Presented by The New 42nd Street at the New Victory Theater, 229 W. 42 St., NYC, Sept. 27-Oct. 13.
Billed as "90 minutes of bliss," "The Junebug Symphony," a French import by James Thiérrée, is actually 45 minutes of bliss—with the remaining time full of silliness that seems like a standup comic's repartee with dance instead of words. It begins in sublime zaniness—Thiérrée is having a wretched time falling asleep, thrashing around under his white quilt, discovering extra prop limbs in his bed, which he yanks out and tosses to the floor. He is clearly a dancer-acrobat-actor of special merit (genes from his grandfather, Charlie Chaplin, for a start), and his company is superbly selected and performs with risk-taking commitment throughout. However, a motif that starts out so wistfully loses its distinguishing thread of continuity along the way and becomes buried in tricks.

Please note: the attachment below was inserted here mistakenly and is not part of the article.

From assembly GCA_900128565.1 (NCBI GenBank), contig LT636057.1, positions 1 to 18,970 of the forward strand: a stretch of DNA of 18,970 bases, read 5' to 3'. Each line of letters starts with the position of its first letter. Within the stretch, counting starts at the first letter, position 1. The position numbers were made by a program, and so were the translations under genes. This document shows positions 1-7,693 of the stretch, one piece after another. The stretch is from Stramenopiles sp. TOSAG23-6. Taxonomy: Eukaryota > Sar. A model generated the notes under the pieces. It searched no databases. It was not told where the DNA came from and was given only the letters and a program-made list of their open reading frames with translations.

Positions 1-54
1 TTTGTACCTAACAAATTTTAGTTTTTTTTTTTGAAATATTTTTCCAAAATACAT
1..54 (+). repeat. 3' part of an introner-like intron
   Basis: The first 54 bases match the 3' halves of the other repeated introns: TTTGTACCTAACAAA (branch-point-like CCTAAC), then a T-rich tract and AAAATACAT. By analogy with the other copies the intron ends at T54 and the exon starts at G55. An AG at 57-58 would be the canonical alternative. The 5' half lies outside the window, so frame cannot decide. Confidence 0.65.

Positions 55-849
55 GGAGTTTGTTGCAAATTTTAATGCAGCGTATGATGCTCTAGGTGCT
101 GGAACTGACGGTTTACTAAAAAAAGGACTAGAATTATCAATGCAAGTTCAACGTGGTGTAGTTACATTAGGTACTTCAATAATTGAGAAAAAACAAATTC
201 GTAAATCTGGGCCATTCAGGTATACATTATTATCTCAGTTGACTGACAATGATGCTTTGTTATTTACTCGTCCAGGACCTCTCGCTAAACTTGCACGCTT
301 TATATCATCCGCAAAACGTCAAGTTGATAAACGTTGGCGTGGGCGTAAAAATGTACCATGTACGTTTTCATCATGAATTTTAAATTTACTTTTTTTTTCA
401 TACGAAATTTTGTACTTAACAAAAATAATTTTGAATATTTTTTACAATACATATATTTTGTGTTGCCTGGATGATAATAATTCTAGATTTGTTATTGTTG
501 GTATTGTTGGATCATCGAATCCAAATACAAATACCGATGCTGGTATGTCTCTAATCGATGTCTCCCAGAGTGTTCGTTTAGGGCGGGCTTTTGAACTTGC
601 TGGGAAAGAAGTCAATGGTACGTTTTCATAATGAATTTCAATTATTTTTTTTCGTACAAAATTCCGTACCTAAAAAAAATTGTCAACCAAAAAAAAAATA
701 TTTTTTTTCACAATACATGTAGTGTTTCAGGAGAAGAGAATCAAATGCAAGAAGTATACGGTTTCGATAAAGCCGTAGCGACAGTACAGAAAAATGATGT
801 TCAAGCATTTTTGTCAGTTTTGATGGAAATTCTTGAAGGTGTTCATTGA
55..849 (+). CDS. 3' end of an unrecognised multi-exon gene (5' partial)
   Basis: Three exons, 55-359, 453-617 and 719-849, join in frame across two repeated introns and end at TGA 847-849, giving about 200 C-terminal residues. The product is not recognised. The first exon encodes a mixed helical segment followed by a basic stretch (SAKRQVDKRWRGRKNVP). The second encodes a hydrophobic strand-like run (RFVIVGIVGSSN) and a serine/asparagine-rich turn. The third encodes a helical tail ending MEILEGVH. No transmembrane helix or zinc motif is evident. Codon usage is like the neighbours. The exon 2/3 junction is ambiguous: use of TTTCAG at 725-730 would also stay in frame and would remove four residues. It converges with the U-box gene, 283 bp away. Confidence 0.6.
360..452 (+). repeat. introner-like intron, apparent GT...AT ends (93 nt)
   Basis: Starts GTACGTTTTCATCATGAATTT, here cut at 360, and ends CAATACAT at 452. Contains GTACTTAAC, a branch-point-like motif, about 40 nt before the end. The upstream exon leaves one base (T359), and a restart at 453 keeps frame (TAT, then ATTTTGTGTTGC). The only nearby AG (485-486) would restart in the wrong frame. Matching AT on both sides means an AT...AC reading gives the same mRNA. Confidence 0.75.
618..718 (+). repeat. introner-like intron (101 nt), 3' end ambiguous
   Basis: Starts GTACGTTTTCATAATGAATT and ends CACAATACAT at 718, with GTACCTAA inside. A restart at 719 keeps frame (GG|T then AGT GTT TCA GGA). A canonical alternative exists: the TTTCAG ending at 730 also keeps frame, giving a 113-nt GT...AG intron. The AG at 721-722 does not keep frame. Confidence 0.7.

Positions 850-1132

To be fair, the tricks are glorious: flying trapeze antics on the New Victory stage (a bit worrisome, but safely executed), reading a book that spouts flames, opening a closet door and igniting a blaring symphony, pratfalls, fearless leaps into the wings (followed by crashing sounds)—vaudeville reinstated with a youthful vigor. A red carpet rolls out covering the width of the stage—padding for the amazing entourage of somersaults, air turns, and back flips that the performers deliver fast and furiously from wing to wing. But the man bothered by a sleepless night gets lost. Thiérrée might want to reinstate him to tie together the "amazin's" with a continuing theme (just as MOMIX or Pilobolus has done), giving shape and reason to all the physicality. At best, "The Junebug Symphony" is a "what's next"—a collection of feats that thrash at the audience at a madcap clip. It has charm, grace, and humor, but doesn't yet hang from a complete and unique artistic concept.